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Researchers & Clinicians


Pioneering Advances in CLA Research: A 2024 Update from the GOSH-UCL Team

The University College London - Great Ormond Street Institute of Child Health (GOS ICH) and its clinical partner Great Ormond Street Hospital for Children (GOSH) provided an update from the CLA Research Team, led by Maanasa Polubothu, MD, PhD, which is dedicated to revolutionizing the diagnosis and treatment of Complex Lymphatic Anomalies (CLA). Collaborating closely with top scientists in developmental, vascular, and oncogene biology, and with national clinical experts at GOSH, the team is committed to enhancing clinical care and outcomes for children and adolescents affected by CLA.

2024 Key Objectives and Achievements:

  1. Genetic Diagnosis Accessibility:
    • National Health Services (NHS) Collaboration: The team is partnering with the NHS to integrate all CLA genes into diagnostic panels, aiming to make genetic diagnosis accessible to all UK patients with CLA.
    • Innovative Testing Methods: The lab is developing liquid biopsy protocols to obtain genetic diagnoses from blood or lymphatic fluid, offering a safer and faster alternative to traditional tissue biopsies.
    • Gene Discovery: The team continues to identify new causative genes for CLA to cover diagnostic gaps for patients without known gene changes.
  2. Advancements in Targeted Therapies:
    • The team is working to secure access to repurposed cancer therapies, such as Trametinib, through collaborations with pharmaceutical companies and NHS funders.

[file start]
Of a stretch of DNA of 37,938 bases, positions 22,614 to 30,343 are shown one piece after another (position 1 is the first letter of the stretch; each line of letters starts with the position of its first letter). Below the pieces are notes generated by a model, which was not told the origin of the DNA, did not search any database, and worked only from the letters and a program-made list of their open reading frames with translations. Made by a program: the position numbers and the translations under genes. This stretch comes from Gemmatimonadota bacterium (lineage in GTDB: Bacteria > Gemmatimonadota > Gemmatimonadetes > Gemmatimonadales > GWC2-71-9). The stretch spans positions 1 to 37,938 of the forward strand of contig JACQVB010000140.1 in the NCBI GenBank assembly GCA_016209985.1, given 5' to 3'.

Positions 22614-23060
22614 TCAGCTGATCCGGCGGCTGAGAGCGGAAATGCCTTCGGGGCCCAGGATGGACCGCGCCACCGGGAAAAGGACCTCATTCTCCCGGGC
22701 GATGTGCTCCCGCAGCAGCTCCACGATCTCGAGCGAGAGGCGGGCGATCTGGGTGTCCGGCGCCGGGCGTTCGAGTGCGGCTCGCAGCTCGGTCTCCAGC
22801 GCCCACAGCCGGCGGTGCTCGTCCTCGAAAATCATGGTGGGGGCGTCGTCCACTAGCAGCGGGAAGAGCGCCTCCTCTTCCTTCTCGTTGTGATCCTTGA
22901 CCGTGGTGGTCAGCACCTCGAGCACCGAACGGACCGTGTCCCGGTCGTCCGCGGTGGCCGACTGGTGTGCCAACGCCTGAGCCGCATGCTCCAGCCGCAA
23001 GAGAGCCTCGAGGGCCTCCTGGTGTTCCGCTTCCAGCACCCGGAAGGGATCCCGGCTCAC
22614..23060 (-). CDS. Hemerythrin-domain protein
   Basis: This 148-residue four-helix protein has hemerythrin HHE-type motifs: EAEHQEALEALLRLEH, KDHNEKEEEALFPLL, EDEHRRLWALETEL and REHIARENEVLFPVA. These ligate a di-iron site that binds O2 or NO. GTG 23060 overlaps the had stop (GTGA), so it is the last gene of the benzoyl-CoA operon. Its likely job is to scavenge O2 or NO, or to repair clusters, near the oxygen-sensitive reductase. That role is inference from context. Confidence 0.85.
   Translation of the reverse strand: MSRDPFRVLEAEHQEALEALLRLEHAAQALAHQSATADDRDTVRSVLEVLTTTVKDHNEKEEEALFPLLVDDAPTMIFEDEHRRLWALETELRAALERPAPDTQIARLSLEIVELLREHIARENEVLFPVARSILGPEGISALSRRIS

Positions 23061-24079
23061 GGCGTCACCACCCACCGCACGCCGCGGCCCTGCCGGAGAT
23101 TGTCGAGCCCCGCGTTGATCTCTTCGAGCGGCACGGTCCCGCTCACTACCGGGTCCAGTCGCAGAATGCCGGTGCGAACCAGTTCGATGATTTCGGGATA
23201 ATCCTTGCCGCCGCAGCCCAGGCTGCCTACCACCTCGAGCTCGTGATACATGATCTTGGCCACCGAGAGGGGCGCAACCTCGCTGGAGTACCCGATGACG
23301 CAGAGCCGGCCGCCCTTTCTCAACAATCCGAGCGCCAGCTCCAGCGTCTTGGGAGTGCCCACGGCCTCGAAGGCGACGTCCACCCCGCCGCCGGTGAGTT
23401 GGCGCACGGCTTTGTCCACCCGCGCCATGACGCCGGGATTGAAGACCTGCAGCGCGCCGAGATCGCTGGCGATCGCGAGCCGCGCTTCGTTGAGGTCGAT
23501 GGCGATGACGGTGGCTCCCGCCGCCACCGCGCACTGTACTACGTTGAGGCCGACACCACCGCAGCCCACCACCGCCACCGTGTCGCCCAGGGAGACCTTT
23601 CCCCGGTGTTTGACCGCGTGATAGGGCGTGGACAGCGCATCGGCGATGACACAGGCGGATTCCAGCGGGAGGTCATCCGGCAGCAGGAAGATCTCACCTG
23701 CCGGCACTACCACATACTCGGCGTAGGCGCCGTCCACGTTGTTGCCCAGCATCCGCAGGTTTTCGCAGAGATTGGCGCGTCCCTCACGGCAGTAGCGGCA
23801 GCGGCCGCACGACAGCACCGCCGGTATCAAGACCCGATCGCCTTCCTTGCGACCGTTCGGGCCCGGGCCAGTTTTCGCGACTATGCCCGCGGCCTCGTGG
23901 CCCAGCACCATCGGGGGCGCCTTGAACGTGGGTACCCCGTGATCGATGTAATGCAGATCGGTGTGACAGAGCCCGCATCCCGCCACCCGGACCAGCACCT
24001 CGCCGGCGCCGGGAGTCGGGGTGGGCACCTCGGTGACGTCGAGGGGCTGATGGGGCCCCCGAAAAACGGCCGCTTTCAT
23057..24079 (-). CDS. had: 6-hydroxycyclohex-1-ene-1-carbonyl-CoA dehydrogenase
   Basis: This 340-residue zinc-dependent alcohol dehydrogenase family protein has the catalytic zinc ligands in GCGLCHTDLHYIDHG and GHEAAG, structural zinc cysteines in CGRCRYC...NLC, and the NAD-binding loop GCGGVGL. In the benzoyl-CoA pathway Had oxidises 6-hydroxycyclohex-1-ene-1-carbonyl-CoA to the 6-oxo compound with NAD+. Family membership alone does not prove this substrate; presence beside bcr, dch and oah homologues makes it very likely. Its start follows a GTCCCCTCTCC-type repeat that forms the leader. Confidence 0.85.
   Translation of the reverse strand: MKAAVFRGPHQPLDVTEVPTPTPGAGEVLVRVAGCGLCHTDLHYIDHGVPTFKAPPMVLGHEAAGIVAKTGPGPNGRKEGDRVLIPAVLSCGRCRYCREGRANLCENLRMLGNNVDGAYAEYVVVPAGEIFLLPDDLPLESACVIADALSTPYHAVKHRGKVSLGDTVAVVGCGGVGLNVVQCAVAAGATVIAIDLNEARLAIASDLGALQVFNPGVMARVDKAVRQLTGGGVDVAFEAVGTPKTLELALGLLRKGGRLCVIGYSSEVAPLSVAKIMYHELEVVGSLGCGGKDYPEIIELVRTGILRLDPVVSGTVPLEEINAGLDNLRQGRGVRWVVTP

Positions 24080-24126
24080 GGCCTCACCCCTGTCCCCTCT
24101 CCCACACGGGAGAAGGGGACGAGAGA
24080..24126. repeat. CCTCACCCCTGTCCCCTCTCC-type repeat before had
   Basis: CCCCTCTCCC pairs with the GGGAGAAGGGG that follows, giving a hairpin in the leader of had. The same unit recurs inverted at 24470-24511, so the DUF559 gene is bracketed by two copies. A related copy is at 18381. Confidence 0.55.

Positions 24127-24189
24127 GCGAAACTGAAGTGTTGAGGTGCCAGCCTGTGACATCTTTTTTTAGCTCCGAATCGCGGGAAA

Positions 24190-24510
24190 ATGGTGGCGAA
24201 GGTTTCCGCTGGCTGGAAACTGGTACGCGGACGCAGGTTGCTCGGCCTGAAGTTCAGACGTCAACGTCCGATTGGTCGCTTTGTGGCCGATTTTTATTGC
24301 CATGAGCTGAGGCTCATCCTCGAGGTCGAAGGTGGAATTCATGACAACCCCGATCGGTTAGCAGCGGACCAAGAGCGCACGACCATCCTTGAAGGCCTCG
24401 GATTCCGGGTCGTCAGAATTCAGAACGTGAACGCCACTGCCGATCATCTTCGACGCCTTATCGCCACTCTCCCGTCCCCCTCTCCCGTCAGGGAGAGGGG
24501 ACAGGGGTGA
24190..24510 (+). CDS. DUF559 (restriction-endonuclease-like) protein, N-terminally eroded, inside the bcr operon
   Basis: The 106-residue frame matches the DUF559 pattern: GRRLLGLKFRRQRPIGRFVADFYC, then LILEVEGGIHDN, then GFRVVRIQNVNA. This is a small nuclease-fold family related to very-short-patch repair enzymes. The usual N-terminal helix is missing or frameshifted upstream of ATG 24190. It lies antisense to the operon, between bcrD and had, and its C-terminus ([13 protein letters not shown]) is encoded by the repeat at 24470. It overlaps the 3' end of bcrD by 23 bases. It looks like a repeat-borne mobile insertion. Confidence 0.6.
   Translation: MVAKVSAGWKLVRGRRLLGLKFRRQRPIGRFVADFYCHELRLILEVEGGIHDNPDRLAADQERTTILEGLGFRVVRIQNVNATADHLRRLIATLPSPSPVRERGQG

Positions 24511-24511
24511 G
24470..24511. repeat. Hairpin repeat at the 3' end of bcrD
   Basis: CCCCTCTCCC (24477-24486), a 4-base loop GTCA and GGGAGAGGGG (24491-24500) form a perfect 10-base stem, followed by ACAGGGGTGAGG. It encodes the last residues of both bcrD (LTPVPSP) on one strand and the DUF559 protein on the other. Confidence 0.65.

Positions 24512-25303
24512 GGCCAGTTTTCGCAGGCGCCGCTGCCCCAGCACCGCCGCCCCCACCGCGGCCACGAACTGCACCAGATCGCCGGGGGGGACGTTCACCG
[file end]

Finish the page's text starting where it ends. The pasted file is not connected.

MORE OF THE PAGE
3. Expert Multidisciplinary Care:
    • The team has been instrumental in establishing an NHS England Rare Disease Collaborative Network for Mosaic Disorders, ensuring that expert pediatric and adult clinics are accessible to all patients across the UK.
  4. Pathobiology and Treatment Development:
    • Research is deepening understanding of the pathobiology of CLA, particularly how gene changes disrupt lymphangiogenesis, and exploring potential drug treatments to reverse these effects.
  5. Organoid Model Development:
    • In collaboration with leading vascular biologists, the team is developing biomimetic organoid models of CLA. These models are crucial for studying the disease’s progression and for testing new drug therapies.

Team Highlights:

  • Roli Adollo's Achievements: Roli Adollo, a LGDA UK funded Research Associate, had a standout year, focusing on 3D imaging and organoid model development for CLA. Her findings were presented at the International Conference on Vascular Anomalies in Brussels in 2023, where she earned a poster prize. A paper detailing her research is in preparation for publication.
  • Hei-Yin Law’s Academic Success: Hei-Yin Law, a UCL MRes student, graduated with first-class honors, having completed his thesis on disrupted lymphangiogenesis in CLA. His work has led to the creation of crucial gene-edited cell lines now being used in the lab.

Looking Ahead:

Thanks to foundational support from LGDA UK, the research has gained significant momentum. This past year, the team secured additional funding from the UCL Therapeutic Innovation Network, the UCL GOS Institute of Child Health Research Development Fund, and the National Institute for Health Research (NIHR) UCL GOS Biomedical Research Centre. These grants will support the ongoing and future projects, reinforcing their position at the forefront of CLA research.

The team is excited about the potential of their current projects to bring about substantial improvements in the lives of those suffering from CLA. They are grateful for the continued support from their partners and the community, and they look forward to sharing more breakthroughs in the coming years.

Learn about UCL Great Ormond Street Institute of Child Health (GOS ICH).

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